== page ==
Last month, Lily Eskelsen García, the new president of the National Education Association (NEA), visited a pair of small charter schools that share the same campus in Alameda, California. This visit may seem unusual, as charter schools are not typically associated with teachers’ unions. However, the Alameda Community Learning Center and the Nea Community Learning Center are unique in that their teaching staffs are unionized. García’s goal was to encourage more charter schools to follow suit.
The California Teachers Association (CTA), which is the NEA’s largest state affiliate, officially added charter school organizing to its long-term strategic plan in January after taking a more cautious approach for two years. Despite the efforts of the NEA and the American Federation of Teachers, the national charter sector remains mostly without unions.
Terri L. Jackson, a member of the CTA’s board of directors, admitted that initially, charter schools were seen as a passing trend. "When charter schools first emerged, many educators believed it would be a fad," she said. However, with over 6,000 charter schools nationwide, teachers’ unions have been reassessing their stance towards charters.
Efforts to organize charter schools by the NEA and the American Federation of Teachers began in 2007, during the economic downturn when many teachers found themselves working in charter schools due to a lack of other employment options. According to AFT President Randi Weingarten, the efforts started in New York, where Al Shanker, Weingarten’s predecessor, supported charters as centers of innovation. Organizing efforts then expanded to Florida and the rest of the country. In 2009, several high-profile charter schools in Chicago, Los Angeles, and New York were successfully unionized, leading to predictions of a wave of organizing efforts. However, the number of unionized charters has remained relatively low since then.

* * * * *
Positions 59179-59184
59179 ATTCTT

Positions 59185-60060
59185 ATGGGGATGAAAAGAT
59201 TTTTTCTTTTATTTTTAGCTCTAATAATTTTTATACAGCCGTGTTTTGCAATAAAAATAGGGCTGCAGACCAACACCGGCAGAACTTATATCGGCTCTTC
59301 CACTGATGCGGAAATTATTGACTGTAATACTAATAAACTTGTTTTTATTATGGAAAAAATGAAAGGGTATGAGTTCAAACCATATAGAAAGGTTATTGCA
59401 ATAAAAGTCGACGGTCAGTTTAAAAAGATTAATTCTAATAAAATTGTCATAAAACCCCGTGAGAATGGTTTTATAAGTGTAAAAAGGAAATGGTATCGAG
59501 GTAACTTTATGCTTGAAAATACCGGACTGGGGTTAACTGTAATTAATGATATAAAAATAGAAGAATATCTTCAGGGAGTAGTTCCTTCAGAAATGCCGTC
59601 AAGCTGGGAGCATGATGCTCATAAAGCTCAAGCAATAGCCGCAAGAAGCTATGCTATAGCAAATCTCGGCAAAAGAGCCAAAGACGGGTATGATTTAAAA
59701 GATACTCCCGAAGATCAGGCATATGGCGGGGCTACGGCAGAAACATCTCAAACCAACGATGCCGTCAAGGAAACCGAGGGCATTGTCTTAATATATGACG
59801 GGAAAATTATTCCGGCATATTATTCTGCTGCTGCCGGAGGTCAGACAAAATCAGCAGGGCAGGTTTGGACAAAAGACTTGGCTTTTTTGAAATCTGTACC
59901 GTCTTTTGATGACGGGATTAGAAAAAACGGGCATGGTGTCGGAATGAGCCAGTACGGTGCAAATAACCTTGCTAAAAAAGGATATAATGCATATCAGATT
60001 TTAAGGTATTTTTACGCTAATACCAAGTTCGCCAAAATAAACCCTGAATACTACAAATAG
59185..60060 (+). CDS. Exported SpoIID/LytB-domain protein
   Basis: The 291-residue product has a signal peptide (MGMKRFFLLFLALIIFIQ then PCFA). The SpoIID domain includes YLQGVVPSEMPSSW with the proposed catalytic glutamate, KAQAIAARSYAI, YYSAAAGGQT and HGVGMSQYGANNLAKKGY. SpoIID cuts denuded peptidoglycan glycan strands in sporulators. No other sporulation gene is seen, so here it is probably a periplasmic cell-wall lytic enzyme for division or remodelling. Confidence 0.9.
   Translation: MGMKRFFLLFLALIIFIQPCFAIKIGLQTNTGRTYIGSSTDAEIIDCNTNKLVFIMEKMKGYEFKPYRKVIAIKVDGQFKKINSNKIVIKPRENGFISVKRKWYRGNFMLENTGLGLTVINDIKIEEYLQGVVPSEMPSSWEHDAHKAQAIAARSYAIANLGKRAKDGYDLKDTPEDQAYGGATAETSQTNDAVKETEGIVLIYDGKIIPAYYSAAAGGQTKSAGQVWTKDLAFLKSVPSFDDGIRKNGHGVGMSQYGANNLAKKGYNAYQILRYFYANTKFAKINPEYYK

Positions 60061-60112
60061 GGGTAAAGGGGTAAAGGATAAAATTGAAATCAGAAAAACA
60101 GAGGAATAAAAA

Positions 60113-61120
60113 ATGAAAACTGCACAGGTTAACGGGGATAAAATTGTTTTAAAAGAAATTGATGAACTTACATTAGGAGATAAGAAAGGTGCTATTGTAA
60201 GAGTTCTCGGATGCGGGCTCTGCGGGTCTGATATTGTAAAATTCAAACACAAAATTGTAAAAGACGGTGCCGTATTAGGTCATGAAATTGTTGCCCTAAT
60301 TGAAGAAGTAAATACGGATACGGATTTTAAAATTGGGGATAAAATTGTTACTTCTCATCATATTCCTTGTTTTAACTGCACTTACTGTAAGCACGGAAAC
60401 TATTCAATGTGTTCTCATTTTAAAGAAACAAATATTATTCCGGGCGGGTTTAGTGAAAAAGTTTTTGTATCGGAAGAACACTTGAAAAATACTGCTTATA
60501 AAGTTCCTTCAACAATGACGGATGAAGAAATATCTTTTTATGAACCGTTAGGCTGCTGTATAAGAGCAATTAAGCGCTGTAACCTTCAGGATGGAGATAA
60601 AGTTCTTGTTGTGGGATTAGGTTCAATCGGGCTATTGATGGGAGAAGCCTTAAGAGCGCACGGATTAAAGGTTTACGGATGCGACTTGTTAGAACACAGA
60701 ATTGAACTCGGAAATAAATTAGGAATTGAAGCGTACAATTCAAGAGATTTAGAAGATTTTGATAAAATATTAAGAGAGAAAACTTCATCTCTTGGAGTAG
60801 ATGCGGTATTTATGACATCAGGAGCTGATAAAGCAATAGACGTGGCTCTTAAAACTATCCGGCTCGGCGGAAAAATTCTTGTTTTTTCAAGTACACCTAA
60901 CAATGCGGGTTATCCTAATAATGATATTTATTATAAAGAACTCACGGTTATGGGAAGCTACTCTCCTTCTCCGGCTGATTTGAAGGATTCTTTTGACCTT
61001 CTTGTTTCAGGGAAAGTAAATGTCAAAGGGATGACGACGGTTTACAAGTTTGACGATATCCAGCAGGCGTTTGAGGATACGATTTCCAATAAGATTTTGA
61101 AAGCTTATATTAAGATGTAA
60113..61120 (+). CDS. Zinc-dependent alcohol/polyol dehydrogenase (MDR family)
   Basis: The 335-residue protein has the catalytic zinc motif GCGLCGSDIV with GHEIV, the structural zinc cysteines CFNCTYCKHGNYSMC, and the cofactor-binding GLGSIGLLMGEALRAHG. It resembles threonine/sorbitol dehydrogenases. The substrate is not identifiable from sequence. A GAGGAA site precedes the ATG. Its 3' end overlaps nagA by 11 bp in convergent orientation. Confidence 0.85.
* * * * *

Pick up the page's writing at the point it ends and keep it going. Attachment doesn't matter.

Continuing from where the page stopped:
A search by Education Week found that in 2014, only a few cities had local charter school unions. Reasons for the slow progress vary. Charter school advocates argue that their teachers value the autonomy and freedom from collective bargaining contracts that come with their schools. On the other hand, union organizers point to the belief that charter school employees are unable to unionize and that charter school managers often thwart organizing efforts through legal action and by punishing teachers who attempt to unionize.
Despite the challenges, union advocates are adapting their strategies to the charter sector. One organizer from the AFT mentioned that they will only pursue unionizing efforts if there is strong support from parents and at least 90 percent of a school’s staff members are onboard.
Numerous event planners have emphasized that the most influential asset they possess is the power of verbal recommendation, exemplified by individuals like Carrie Blanche. Ms. Blanche, an esteemed educator specializing in special education at the Alameda Community Learning Center, had the privilege of hosting a visit from the president of the NEA (National Education Association). Reflecting on her experience, she expressed her determination to spread the word about the accomplishments and endeavors of her school to fellow charter school teachers through countless conversations.